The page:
World Environment Day: Fear looms large in this ‘cancer village’
Just 3 km from Aonla town in Bareilly district, and a little over 300km from the state capital, on Ramnagar road, lies a hamlet called Bhooripur. To a passerby, it may seem like any other village, but to locals, it is ‘cancer wala gaon’. Some even call the settlement ‘shrapit’ or cursed village.
The reason: Bhooripur, with 225 families, has seen around 30 deaths from cancer in the last decade, out of which, 10 deaths occurred in 2012 alone. The residents blame contaminated water for their woes and live in perpetual fear, not knowing who would be the next victim of the deadly disease.
Experts have cited the possibility of chemical pollutants as the reason behind the spread of cancer in this area while the chief medical officer (CMO) Bareilly, Vineet Shukla, said, “I will form a team to collect water samples from the village and check the cause of cancer spreading in the area.”
“Cancer cases are frequent in our village. While on record there are 30 deaths, the actual number must be higher. There are many who don’t treat the ailment seriously, due to illiteracy or lack of awareness about the disease. In the past three years, eight deaths have been reported,” said former village head Badaam Singh.
He said at present there were three villagers suffering from cancer. “Of these, the condition of Vidya Devi, 62, is critical,” he said.
Vidya’s daughter-in-law Mala said, “Around two years ago, she complained of severe stomach ache. We rushed her to a doctor, who diagnosed kidney stones. But we knew it was much beyond that. She had lumps in her stomach.” Mala said they had to sell off a big part of their ancestral land for Vidya’s treatment.
“It’s not so much the disease, but poverty that is taking lives here,” she said. “The moneyed people manage to stay alive longer. But those without means easily succumb to the illness,” she added while waving a hand-held fan to make her bed-ridden mother-in-law feel better.
Badaam Singh said that 2012 was the deadliest year. “In one year, over 10 people lost their lives. Satya Pal, a good friend of mine who was just 25 years old at that time, also died. I still have his medical reports and scans with me,” he said.
Birender, Satya Pal’s elder brother, said, “I couldn’t save my brother despite all efforts. In 2011, Satya complained of stomach ache. We went to the primary health centre, where doctors gave him some pain killers, but it didn’t help,” he recollected.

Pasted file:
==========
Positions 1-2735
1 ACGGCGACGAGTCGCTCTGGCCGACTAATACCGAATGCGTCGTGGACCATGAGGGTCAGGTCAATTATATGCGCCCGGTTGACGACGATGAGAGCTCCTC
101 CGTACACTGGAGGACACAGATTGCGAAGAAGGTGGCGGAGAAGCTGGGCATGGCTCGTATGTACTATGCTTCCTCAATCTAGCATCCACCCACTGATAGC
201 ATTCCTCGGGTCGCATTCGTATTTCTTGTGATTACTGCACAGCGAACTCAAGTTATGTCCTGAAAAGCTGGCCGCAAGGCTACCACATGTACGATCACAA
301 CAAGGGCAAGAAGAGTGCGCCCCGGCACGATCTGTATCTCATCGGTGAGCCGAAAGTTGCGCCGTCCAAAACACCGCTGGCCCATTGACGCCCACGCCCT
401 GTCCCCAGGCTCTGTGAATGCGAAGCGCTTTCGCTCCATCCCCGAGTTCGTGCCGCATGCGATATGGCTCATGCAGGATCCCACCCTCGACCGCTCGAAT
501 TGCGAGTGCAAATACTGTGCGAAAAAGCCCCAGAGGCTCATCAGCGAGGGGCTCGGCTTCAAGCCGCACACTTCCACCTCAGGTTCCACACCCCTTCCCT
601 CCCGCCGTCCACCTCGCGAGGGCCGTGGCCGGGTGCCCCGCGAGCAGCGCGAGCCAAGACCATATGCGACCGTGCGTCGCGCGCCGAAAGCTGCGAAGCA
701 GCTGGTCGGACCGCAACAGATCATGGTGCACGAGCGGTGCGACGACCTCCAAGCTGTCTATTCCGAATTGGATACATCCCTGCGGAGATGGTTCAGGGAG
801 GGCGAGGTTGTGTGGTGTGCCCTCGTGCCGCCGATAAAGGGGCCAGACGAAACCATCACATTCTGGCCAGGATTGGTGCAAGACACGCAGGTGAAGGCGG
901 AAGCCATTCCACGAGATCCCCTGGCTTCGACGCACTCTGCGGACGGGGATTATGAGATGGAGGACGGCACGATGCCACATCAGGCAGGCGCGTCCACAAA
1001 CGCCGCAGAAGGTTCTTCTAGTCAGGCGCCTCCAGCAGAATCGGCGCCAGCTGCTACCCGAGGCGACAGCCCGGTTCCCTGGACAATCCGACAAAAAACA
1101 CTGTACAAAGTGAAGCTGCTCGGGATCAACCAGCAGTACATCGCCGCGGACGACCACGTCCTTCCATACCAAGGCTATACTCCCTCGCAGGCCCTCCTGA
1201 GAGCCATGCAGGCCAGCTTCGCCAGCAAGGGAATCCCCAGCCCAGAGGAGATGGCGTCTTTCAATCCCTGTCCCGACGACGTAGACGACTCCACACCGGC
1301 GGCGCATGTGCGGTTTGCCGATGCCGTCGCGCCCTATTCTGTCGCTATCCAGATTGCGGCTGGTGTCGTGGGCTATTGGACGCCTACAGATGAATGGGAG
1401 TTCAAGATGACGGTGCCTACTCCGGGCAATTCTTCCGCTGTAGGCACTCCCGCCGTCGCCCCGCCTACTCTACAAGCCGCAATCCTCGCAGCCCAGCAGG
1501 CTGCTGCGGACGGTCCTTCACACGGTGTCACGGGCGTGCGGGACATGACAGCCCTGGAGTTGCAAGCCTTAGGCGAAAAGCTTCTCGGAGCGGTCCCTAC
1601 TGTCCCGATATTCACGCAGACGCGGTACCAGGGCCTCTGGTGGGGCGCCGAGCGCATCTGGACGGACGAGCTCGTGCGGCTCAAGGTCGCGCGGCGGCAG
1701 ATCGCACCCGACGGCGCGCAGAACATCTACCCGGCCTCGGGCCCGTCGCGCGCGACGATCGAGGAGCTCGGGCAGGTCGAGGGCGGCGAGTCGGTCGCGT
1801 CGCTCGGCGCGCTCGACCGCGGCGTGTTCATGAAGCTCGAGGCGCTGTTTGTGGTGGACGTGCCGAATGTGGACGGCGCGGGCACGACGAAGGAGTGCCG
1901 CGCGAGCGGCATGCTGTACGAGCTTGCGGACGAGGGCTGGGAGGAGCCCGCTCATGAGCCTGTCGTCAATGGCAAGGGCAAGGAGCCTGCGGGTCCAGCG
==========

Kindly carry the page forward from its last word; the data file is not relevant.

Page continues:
He said the family then took him to hospitals in Bareilly, where he was diagnosed with cancer in the abdomen and referred to the Sanjay Gandhi Postgraduate Institute of Medical Sciences in Lucknow. “On May 7, 2012, we took him for his ultrasound. Within two days he was dead,” said Birender.
Another cancer death around the same time was that of Dularo devi -- mother of four and wife of a primary school teacher. She was diagnosed with cervical cancer. “I was the only breadwinner in our joint family of 11 members. We didn’t have the money to save her life,” said Dularo’s husband Dhan Singh.
The villagers say it is contaminated water that is causing the disease to spread. “It’s the water that is to blame,” said Baburam, a villager in his early 70s.
“The area has around a dozen hand pumps, but the water is of such bad quality that it turns pale yellow within 30 minutes,” he said. “The water table here is at a depth of 100 feet. We believe a deeper boring could be the way out, but the poor villagers don’t have enough money to afford that,” he added.
“Ab to Ishwar hi jane ki ye ghatak silsila kab rukega. Sarkari adhikariyon ko kuchh karna chahiya (Only God knows when this deadly sequence of death will stop. Government officials should do something),” said the septuagenarian.
Meanwhile, experts have cited the possibility of chemical pollutants as the reason behind the spread of cancer in this area. “Chemical pollutants are absorbed by the body and then affect blood cells, causing cancer. Presence of heavy metals (zinc, arsenic, cadmium, etc) in excess in soil also impacts the metabolism rate and can lead to cancer,” said Dr AP Singh, head of the department of environment science at Bareilly College.
He said the amount of heavy metals in soil could vary from region to region and pollute the water table. “The government should take concrete measures to curb pollution,” he said.
Villagers said a team of officials from pollution control, water and health departments visited the area in 2013 and collected water and soil samples for testing.
“But none of the officials returned to tell us about the laboratory test result. We still don’t know the reason. Also, no action was initiated by the government,” complained a villager.
When contacted, chief medical officer (CMO) Bareilly, Vineet Shukla, said, “I was unaware of the exercise the health department undertook. But now that I am being told about it, I will form a team to collect fresh water samples from the village and check the cause of cancer spreading in the area.”